The first two disques feature Suicide on home turf in En Why See playing at such haunts as Max's Kansas City and the once decidedly anti-Suicide CBGB, and as you can guess the local fans are out there rooting for the local team. (Only on the tape of the early '78 Palladium gig do we get to hear any of the massive booing that would become part and parcel of their European tour, but that's only because the audience was probably there for the glitzy headlining act and didn't want any part of Suicide's street rock.) Perhaps the most interesting aspect of these En Why See tapes is the presence of this yodelling guy that Blast First's Paul Smith refers to as the "Shouting Man" in his booklet notes, some chump who moans along with the familiar Suicide numbers and does these weird spazzy wails of unbridled approval in between numbers! This guy also pops up on a 1981 recording of Suicide live at the Peppermint Lounge that I have, not to mention a bootleg EP of Johnny Thunders/Wayne Kramer's Gang War and believe-it-or-not but a scant few people actually remember this wailing weirdo who sounds like he was released from Bellvue a tad prematurely! Anybody out there know who this dude is? If so please make his name and cell number known to us as soon as possible! Who knows, a recording contract with Lexicon Devil just might be in the offering!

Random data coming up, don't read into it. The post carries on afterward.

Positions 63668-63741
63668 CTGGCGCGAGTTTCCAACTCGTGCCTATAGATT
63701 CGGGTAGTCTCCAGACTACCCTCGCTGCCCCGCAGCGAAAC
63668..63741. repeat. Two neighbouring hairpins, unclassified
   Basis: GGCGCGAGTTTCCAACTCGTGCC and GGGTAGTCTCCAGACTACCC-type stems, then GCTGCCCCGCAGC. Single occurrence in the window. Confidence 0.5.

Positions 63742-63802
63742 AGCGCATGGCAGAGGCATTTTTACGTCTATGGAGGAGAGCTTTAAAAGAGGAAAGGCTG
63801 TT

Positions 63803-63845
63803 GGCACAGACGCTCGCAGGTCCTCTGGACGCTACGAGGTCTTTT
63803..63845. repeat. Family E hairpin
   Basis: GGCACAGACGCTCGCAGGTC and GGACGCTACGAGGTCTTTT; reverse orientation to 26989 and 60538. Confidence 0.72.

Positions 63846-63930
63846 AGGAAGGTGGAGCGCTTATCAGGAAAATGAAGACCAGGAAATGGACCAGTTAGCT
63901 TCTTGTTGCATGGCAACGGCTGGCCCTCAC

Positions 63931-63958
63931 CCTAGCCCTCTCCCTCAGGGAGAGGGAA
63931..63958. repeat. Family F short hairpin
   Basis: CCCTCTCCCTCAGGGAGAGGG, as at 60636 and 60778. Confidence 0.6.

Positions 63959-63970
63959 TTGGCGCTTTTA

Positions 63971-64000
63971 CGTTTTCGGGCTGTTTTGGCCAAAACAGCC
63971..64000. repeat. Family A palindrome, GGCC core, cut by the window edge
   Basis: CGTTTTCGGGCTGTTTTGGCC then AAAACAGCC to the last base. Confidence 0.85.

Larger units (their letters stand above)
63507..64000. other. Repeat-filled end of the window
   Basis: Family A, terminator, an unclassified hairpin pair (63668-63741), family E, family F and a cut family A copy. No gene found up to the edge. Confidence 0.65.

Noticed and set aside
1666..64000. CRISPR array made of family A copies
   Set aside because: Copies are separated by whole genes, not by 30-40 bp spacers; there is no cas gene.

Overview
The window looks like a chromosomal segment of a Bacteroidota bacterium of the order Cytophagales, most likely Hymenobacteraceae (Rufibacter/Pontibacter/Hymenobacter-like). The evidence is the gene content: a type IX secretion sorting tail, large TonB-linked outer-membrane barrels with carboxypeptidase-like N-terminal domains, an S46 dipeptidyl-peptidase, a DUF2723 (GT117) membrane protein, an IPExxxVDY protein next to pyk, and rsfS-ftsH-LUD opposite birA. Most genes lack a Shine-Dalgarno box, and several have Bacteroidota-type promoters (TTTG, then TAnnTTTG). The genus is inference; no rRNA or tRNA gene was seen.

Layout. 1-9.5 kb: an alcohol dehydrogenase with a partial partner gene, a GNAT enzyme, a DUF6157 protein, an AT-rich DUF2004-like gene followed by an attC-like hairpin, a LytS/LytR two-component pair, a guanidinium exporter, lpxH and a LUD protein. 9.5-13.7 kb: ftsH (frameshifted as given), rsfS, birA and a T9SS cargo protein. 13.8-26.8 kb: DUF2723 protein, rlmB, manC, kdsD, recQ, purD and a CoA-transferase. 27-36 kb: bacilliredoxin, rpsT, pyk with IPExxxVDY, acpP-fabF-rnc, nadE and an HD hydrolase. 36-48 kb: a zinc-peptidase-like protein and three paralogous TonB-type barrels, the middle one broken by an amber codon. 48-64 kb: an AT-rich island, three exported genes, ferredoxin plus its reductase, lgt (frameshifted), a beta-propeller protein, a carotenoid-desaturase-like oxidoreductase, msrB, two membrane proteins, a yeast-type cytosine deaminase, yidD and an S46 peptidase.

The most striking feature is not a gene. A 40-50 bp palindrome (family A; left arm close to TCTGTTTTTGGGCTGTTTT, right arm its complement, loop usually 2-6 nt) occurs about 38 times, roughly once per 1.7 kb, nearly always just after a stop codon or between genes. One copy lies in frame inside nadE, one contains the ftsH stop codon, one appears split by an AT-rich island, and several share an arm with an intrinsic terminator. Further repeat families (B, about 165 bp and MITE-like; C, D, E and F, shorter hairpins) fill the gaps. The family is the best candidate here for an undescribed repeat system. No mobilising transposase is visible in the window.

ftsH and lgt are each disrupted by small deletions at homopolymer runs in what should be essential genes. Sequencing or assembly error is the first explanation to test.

It isn't until Suicide hits the Olde Country that the fur really starts flying, with Suicide facing a whole load of yobs out for the Clash and Elvis Costello "deeply offended" over Suicide's New York thrust and, in typical European football/political thug fashion make their opinions known in the most vocal (and voilent) ways possible. Oddly enough these gigs are pretty strong in sound and content, and perhaps are enhanced by the raucous response those lilly-livered europeons give to one of the bestest rock groups to ever hit the boards. Some of this, like the famed Brussels show which ended with someone swiping Vega's mic, has been floating around for quite a long time and frankly I think a few things here were taken from the famous ROIR HALF ALIVE tape but it ain't like I'm complainin'. I will say that you might be smart to play these disques piecemeal over the course of a few nights or even a whole week lest you get bogged down in way too many takes of "Harlem" to the point of mental collapse (not that it wouldn't be a fun way to go, though make mine "96 Tears"!).